The media has informed Adelaide’s residents in recent weeks that $2.5 billion worth of new, potentially taller, building developments may be coming in the next decade or so. Only a fraction of these have been approved so far. Do we need all of them though?
Some of these new buildings will be refurbished old ones, new hotels, offices, student accommodation and retail buildings. These, if all that many get off the ground, are in addition to the new Adelaide Oval, expanded casino and the new Royal Adelaide Hospital. Big projects means bigger profit and it is hoped by some people in the building industry that Asian investors will fund some of these projects. The developers believe that our banks present too many annoying roadblocks for loan funding.
The only problem with all of this potential new development of the city centre is that the current population will not require some of these buildings. Many office buildings, for example, are often underutilised during a recession and some are now in 2013. Refurbishing those buildings would have made more sense. Of course, there is not enough profit from just doing that so the developers want to go big. This is while the state government and the city council feed the public this tall story that the population will grow by another half a million people (this is despite the lack of industry diversity and jobs).
Something else that needs some thought is the dilapidated student accommodation buildings in the city centre. Sure there are some newer ones but there are some old dumps as well that should be bulldozed. Thousands of foreign students from Europe and Asia mostly are ripped off for sub-standard accommodation. That is not an enticing welcome to Adelaide at all. Then they have to find something to do in their spare time. Many are not allowed to work and there is nothing to do in the city centre at night. It really is sad!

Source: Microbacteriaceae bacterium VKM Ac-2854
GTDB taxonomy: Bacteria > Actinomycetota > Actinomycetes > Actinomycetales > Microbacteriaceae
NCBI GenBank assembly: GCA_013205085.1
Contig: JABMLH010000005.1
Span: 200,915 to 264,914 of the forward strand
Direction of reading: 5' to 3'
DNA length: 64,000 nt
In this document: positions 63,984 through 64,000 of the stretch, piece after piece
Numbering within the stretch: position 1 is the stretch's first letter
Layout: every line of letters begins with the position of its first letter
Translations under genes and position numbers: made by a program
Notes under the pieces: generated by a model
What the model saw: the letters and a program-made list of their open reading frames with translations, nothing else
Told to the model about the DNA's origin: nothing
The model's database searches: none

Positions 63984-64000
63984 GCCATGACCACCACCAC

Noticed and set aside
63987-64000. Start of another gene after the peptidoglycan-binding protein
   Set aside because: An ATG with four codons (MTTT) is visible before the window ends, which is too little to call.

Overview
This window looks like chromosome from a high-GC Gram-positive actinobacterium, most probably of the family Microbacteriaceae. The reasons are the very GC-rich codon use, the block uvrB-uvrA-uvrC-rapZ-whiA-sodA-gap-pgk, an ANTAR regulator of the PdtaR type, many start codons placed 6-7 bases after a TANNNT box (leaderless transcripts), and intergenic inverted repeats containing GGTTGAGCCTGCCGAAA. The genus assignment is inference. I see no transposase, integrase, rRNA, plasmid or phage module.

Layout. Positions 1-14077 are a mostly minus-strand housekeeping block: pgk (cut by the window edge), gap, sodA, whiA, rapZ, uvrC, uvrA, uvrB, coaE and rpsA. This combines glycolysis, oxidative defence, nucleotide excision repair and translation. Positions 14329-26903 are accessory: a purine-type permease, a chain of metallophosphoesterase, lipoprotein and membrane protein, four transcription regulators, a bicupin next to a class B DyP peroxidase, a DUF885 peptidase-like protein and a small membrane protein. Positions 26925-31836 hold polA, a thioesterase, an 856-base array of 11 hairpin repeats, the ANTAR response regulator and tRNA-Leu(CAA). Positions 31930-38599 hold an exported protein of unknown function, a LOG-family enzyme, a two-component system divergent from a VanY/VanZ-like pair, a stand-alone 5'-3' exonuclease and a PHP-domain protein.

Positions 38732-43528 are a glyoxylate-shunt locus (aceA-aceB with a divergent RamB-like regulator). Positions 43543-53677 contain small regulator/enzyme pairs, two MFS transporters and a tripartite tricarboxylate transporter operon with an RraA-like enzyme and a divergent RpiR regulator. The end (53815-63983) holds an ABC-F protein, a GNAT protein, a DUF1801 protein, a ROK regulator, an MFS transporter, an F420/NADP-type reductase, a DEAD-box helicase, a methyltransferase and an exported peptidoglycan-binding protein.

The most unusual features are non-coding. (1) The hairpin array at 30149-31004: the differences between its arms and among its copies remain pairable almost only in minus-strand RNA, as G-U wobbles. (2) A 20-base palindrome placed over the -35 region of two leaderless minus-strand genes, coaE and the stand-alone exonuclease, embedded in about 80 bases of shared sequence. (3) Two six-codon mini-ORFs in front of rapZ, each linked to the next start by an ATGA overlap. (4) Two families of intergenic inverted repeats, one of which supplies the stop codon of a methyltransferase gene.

It will be good to see the city become much more modernised in the coming years but I have a feeling that some of these new buildings will end up largely empty after a few years have gone by. This city lacks a compelling reason for people to stay here to live, study and work – apart from being a less busy city. Public transport is woeful, traffic management is at its worst ever, crime in the city centre keeps many people away, inexpensive car parking is severely lacking and there is very little to do for entertainment.
The world of big business can see little point in exploiting Adelaide’s small market combined with the highest taxes in this country for businesses. A big incentive such as lower business taxes needs to be given so that industries can create, innovate, diversify, expand and employ more people. Clearly something urgently needs to change beyond band-aid solutions like rebuilding a sports oval and moving a fountain and some trees around in the town square and major shopping strip. Perhaps the incentives should be in place before the developers are let loose on the city centre?